Coping with information overload through trust-based networks

Authors: Frank Edward Walter, Stefano Battiston and Frank Schweitzer

Managing Complexity: Insights, concepts, Applications (2008)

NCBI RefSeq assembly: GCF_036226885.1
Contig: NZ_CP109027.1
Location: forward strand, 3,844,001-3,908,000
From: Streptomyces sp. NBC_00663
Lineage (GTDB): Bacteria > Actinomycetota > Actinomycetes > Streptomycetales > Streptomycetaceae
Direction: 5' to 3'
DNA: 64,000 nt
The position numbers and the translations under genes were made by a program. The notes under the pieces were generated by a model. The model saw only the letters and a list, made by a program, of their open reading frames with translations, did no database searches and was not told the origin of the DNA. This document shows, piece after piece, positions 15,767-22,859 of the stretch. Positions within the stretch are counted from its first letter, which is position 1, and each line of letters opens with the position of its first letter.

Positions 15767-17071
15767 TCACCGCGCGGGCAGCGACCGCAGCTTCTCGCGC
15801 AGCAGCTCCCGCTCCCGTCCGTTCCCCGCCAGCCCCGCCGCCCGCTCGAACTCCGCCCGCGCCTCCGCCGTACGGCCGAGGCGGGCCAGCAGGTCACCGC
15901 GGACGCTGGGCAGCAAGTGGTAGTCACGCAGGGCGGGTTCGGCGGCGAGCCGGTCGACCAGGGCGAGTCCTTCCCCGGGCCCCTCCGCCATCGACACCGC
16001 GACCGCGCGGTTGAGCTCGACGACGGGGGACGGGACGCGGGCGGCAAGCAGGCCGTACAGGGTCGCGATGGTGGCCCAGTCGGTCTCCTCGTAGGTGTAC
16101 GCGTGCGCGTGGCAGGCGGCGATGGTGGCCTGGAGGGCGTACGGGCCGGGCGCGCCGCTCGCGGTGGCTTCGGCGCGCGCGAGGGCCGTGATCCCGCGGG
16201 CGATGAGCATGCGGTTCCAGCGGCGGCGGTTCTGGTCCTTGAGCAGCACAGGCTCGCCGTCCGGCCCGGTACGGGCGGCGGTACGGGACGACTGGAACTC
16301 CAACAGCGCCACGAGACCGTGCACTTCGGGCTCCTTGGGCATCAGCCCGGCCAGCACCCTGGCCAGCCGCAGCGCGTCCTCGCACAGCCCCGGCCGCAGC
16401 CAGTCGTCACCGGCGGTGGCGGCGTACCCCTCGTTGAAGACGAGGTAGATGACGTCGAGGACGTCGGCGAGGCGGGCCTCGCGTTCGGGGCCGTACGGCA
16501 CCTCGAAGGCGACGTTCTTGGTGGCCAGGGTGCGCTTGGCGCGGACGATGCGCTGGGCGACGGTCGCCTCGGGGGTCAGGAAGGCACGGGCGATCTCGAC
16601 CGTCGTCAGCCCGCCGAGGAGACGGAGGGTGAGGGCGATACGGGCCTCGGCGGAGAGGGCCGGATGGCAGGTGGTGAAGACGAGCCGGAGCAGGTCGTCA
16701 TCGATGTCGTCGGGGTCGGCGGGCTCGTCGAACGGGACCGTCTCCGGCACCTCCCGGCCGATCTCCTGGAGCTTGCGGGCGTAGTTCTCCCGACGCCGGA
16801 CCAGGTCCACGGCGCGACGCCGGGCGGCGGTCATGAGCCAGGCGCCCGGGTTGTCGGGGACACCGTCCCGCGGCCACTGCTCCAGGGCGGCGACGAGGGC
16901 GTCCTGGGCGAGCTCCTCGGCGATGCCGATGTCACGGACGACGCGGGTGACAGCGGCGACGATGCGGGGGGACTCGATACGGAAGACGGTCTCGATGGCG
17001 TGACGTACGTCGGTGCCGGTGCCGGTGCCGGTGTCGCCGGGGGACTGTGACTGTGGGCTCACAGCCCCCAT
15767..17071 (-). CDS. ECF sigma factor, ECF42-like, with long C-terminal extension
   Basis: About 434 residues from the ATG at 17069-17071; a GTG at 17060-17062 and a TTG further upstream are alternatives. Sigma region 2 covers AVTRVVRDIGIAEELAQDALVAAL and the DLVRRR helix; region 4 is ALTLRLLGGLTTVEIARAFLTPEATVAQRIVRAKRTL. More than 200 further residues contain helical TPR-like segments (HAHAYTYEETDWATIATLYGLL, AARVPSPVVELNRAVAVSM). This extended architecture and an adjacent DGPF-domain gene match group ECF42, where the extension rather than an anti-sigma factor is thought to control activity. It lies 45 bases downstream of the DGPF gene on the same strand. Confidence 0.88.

Over the recent decade, the Internet has conquered people’s homes and life: they pursue an increasing amount of activities on the World Wide Web and this has fundamentally impacted the lifestyle of society. For example, people use their computers for communication with others, to buy and sell products on - line, to search for information, and to carry out many more tasks. Along this development, so far unknown ways of marketing, trading and information sharing are booming. This situation is made possible by a set of related emerging technologies centred around the Internet – just to mention a few: collaborative work and information sharing environments, peer - to - peer networks, and rating, recommendation, and reputation systems. At the economic level, the impact of these technologies is already very high and it is expected to grow even more in the future. The Internet has become a social network, “linking people, organisations, and knowledge” [2] and it has taken the role of a platform on which people pursue an increasing amount of tasks that they have usually only done in the real - world. An approach looking at these emerging technologies and their effects from a complex systems perspective can, as wewill show in this chapter, be very useful.